Stressed U.S. consumers, labor shortages, copper, and buybacks


Each month we speak with the analysts on our team and asked which macro trends are top of mind for them as they think about the investment landscape. They’ve explained their responses below. First, we explore how persistent inflation and high interest rates seem to be affecting American consumers and how the global birth rate could impact our future labor force. Then, we’ll address the excitement around copper and some (we think) exciting activity in corporate buybacks. Investors should keep both sides of the coin in mind as they make decisions in today’s economic environment.

Cracks in the U.S. consumer amid sticky inflation

It is widely known that U.S. economic growth is largely driven by consumer spending, which comprises close to 70% of GDP. While overall spending and consumer sentiment were quite strong through 2023, a period when many economists had predicted a slowdown, defying sticky and elevated inflation. However, recent economic data and quarterly retail earnings are highlighting a frustrated consumer. The stress of higher prices, persistent inflation, and high interest rates appears to finally be cracking American consumers.

Housing costs are one major factor that has kept inflation sticky, impeding the Fed’s ability to cut interested rates, and weighing heavily on consumers. Housing comprises roughly 32% of the consumer price index (CPI) and roughly 15% of the personal consumption expenditures price index (PCE), the latter being the Fed’s preferred reading. Housing costs are coming down, just much slower than many have anticipated, from a high of 8.2% a year ago to 5.5% in April.

Inflation’s impact on the consumer is hitting overall economic growth. First quarter GDP showed an annualized increase of 1.3%, which is down from the 2.5% growth recorded for 2023, and personal consumption declined to an increase of 2.0%, from levels of 3.3% in Q4-2023 and 3.1% in Q3-2023. The University of Michigan’s preliminary reading on consumer sentiment was 67.4 in May, the lowest level since November. Households highlighted concerns of higher cost of living as well as unemployment.1,2

Retailers reporting Q1 earnings have also focused on consumer weakness, with several noting they see consumers delaying purchases or being more careful how they are spending, especially for big-ticket items like furniture, electronics, pools, and mattresses. Executives from McDonald’s (MCD), Coca-Cola (KO), Costco (COST), and 3M (MMM) highlighted consumers being under heightened spending pressure, with each of the companies focused on reaching them with value-focused lower priced items.3,4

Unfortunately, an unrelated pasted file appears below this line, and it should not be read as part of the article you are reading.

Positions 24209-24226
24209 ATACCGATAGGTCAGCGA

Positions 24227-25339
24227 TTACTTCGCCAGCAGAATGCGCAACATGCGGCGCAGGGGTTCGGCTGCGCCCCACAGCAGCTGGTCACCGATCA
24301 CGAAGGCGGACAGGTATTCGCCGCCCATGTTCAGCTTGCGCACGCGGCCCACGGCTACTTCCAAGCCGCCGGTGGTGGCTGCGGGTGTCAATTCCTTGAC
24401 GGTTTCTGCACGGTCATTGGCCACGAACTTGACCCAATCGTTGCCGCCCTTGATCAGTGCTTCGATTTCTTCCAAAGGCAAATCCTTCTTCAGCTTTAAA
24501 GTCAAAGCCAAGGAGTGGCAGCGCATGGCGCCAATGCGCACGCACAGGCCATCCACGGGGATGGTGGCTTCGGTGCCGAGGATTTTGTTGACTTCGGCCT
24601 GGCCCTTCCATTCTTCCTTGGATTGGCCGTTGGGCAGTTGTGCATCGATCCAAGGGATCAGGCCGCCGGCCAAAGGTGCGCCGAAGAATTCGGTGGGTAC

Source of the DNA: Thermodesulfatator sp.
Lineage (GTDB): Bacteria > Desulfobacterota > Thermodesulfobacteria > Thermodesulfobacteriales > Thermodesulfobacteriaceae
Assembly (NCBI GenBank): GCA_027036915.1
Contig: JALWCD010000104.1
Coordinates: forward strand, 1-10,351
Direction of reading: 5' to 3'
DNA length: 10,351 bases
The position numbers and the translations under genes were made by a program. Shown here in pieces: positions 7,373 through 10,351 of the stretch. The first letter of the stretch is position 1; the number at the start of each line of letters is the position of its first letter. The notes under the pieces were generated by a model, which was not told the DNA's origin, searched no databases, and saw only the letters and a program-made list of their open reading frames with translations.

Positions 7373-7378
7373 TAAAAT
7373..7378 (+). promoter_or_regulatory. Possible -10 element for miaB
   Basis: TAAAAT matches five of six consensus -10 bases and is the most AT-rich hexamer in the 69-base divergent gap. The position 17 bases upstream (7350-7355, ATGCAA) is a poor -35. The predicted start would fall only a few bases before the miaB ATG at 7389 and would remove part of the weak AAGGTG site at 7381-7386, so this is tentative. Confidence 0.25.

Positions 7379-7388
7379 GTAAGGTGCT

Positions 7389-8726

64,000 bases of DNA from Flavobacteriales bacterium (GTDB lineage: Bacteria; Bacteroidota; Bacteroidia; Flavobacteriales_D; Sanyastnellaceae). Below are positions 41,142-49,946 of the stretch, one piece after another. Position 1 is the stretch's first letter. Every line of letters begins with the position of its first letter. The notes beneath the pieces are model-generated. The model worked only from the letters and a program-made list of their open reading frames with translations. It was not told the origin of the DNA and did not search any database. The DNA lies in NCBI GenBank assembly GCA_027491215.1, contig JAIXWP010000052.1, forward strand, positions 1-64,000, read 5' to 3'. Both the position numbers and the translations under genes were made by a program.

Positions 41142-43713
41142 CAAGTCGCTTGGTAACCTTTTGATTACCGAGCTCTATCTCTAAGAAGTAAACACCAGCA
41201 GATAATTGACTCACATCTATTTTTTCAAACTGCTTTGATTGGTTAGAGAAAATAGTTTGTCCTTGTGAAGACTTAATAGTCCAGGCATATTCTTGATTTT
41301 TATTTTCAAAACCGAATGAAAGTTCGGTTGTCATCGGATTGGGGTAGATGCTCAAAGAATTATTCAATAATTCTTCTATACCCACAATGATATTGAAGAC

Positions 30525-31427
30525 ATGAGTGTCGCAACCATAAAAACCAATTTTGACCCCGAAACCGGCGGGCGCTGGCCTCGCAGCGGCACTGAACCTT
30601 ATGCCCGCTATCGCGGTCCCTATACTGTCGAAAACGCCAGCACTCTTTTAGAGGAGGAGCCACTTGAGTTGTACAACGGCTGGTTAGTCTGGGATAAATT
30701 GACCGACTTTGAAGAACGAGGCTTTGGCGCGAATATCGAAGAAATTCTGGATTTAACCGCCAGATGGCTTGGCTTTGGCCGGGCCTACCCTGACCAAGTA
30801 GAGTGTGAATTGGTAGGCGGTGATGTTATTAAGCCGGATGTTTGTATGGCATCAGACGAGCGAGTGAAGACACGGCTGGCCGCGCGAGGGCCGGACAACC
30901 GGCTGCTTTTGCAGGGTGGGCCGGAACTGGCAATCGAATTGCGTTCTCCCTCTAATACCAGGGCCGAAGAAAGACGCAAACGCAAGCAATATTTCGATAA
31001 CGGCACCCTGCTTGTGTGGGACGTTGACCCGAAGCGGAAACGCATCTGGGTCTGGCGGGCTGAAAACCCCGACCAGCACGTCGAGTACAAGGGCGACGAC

Consumers hindered by increased housing costs and sticky inflation are driving weaker than expected economic growth. While corporations are seeking out retail solutions it may take lower interest rates and a decline in housing costs to bring the consumer back and keep GDP growth positive.

By: Tim Murphy, Vice President, Senior Portfolio Manager & Brandon Rick, Investment Analyst - Equity Research

Declining births, rising labor shortage

Total births in the U.S. fell to 3.59 million, a level not seen since 1979. This notable decline is likely to have severe long-term repercussions for future labor force demographics and highlights a monumental shift in societal preferences as individuals become more selective about how they want to live their lives. Some view this change caused by a heightened focus on individualism that puts less emphasis on parenthood and marriage, and an increasing number of women in the workforce. However, possibly the most notable driver of this demographic shift is the rising cost of living. Research conducted by the University of North Carolina shows that economic strains, work instability, political polarization, student loans, access to health care, climate change, and global conflicts are reasons to delay or not have children.5

Since 2007, the total birth rate in the U.S. has remained below the level of replacement, meaning that the nation would require immigration to sustain its current population. However, this decline in birth rates is a worldwide issue, primarily seen across wealthier nations but also within nations that historically had been immune to fertility declines. Globally, data shows that we are extremely close or below the global replacement rate for the first time in history.

Nations around the world are trying different methods to boost birth rates as the economic implications due to labor shortages continue to intensify. According to a demographer at Hedgeye Risk Management, this worsening demographic situation could make this a second consecutive “lost decade” for global economic growth.6